Showing posts from October, 2013

SJ X40 Coradia Duplex

Since winter’s looming, I may as well shift gears into more of a Nordic theme this week. I am quite fascinated by Nordic railroad operations really. To me, the similarities in weather conditions and population densities along corridors in Nordic countries provide a complete, and concrete, set of evidence for that the lack of a viable passenger rail system in densely populated corridors in countries like Canada, is solely due to the lack of will, environmental consciousness, innovation, and the stubborn and absurd clinch to the lazy old ways. I need to say no more and a brief look at Via Rail’s timetable online suffices to support my statement.

Back to the X40 (also, this link takes you to more exterior and interior pictures). The X40 is a double deck regional EMU (electric multiple unit) operated by Sweden’s national passenger railroad carrier SJ. She belongs to the Coradia family (more precisely, Coradia Duplex) of trains from French builder Alstom and is built in Germany. Sweden is …

Movie Week

I haven't had much time to write a blog for this week. So I thought I'd share a video instead. It is a promotional film from the good ol' times of one of the classic stainless steel streamliners, the Chicago-Los Angeles Super Chief, from Santa Fe.

One can see from this film the unrivaled level of service offered by these long distance trains in the golden days. Hope you enjoy the film.

Station to Station, on the rail cars

This week I shall write about a moving public art project on the railroad utilizing vintage passenger cars from some of the most famous passenger trains of the fallen flags. The project, named Station to Station, showcases a variety of art, music, food, literature, and film across 9 cities across the nation. The rich content of its website is mesmerizing to weave through let alone for someone as art-illiterate as I am to stand a chance to describe to you. However, I can present you the part of Station to Station that is within my capacity, the rail cars.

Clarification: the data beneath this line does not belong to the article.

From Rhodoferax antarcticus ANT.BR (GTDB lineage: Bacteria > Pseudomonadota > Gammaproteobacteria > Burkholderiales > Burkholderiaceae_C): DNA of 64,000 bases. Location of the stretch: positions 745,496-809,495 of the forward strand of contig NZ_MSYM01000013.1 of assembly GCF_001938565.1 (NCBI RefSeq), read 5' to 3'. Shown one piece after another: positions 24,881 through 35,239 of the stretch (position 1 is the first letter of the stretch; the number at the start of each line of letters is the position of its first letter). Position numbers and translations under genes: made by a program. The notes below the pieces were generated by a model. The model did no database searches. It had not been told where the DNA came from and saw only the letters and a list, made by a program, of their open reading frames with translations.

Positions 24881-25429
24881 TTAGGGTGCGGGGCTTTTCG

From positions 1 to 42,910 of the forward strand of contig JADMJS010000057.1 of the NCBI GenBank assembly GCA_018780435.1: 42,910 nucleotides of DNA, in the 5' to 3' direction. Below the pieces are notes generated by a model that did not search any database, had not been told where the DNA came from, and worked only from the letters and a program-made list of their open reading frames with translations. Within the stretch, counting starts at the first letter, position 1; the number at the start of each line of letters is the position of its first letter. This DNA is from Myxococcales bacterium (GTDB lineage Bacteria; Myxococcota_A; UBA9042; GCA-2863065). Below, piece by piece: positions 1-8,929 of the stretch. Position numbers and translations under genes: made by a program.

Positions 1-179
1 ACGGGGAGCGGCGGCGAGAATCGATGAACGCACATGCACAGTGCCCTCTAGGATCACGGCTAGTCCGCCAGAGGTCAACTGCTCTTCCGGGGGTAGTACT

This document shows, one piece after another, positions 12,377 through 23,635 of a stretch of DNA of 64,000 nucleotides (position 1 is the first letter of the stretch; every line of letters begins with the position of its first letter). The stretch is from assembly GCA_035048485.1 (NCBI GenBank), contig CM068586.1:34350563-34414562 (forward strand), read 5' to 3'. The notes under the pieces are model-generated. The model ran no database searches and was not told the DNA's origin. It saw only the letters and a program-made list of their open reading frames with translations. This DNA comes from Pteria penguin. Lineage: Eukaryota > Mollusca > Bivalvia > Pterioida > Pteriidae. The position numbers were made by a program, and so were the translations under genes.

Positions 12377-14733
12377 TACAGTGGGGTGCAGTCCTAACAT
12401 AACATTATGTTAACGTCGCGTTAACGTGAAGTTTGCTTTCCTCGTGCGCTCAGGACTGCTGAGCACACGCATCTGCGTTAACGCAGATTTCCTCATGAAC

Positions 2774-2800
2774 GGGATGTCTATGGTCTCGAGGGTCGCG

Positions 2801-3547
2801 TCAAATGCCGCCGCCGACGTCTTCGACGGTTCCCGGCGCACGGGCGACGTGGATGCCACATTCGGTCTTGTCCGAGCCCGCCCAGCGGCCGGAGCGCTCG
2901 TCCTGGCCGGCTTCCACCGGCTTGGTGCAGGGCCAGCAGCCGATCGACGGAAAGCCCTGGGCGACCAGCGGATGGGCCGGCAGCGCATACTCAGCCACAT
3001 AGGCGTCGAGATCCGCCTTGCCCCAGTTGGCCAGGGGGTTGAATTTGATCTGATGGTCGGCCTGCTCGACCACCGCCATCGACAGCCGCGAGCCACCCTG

The train features a fabulous consist of passenger cars of the past of heavy weight, lightweight, and stainless steel constructions. The oldest car of them all being the 6-axle heavy weight former Norfolk and Western (now Norfolk Southern) Lamberts Point, a frequent guest of exhibition trains of all kinds, which has also carried a number of famous passengers (see Station to Station website for a few examples).

The sleek silver cars on t…

Amtrak Talgo Pendular

Remember the unusual looking low-sitting trainset from the pictures I’ve posted last week? Yes they look quite uncommon for those of us who live outside of the beautiful Pacific Northwest, because so far, they have been unique to the region. Those sleek looking passenger cars are called Talgo Pendular articulated passive tilting cars manufactured by Talgo from Spain (another example of the Talgo is the AVE S-102).

Passenger trains can usually travel at faster speeds safely around curves than they are allowed to, but not comfortably. To enable the full speed potential of these trains around curves, minimise energy loss and wear on the brake system by slowing down, tilting trains have been developed for rail lines where the alignment of the right of way cannot be altered to construct gentler curves. Tilting trains can be active or passive. Active tilting trains decide on a tilting angle from computations performed on the inputs of an array of sensors that tells the train speed, accelera…